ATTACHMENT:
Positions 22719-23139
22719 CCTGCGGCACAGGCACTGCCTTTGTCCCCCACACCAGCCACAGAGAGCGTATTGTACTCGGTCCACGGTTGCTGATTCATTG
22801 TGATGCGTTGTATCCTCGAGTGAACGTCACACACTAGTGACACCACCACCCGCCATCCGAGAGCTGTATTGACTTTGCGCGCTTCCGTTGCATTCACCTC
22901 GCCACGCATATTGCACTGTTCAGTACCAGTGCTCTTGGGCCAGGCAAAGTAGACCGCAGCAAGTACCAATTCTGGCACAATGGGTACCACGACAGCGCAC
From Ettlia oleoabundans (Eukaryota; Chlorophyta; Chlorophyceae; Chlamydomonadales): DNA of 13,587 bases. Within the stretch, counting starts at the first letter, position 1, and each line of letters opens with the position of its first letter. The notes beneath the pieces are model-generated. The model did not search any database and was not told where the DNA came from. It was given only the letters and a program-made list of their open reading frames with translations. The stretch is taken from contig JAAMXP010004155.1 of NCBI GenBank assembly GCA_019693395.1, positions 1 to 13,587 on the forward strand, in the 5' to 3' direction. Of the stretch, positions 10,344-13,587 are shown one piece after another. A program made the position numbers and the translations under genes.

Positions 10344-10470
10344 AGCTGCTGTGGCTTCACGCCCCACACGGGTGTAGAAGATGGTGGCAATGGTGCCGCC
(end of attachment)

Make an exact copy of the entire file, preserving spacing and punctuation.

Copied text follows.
Positions 22719-23139
22719 CCTGCGGCACAGGCACTGCCTTTGTCCCCCACACCAGCCACAGAGAGCGTATTGTACTCGGTCCACGGTTGCTGATTCATTG
22801 TGATGCGTTGTATCCTCGAGTGAACGTCACACACTAGTGACACCACCACCCGCCATCCGAGAGCTGTATTGACTTTGCGCGCTTCCGTTGCATTCACCTC
22901 GCCACGCATATTGCACTGTTCAGTACCAGTGCTCTTGGGCCAGGCAAAGTAGACCGCAGCAAGTACCAATTCTGGCACAATGGGTACCACGACAGCGCAC
From Ettlia oleoabundans (Eukaryota; Chlorophyta; Chlorophyceae; Chlamydomonadales): DNA of 13,587 bases. Within the stretch, counting starts at the first letter, position 1, and each line of letters opens with the position of its first letter. The notes beneath the pieces are model-generated. The model did not search any database and was not told where the DNA came from. It was given only the letters and a program-made list of their open reading frames with translations. The stretch is taken from contig JAAMXP010004155.1 of NCBI GenBank assembly GCA_019693395.1, positions 1 to 13,587 on the forward strand, in the 5' to 3' direction. Of the stretch, positions 10,344-13,587 are shown one piece after another. A program made the position numbers and the translations under genes.

Positions 10344-10470
10344 AGCTGCTGTGGCTTCACGCCCCACACGGGTGTAGAAGATGGTGGCAATGGTGCCGCC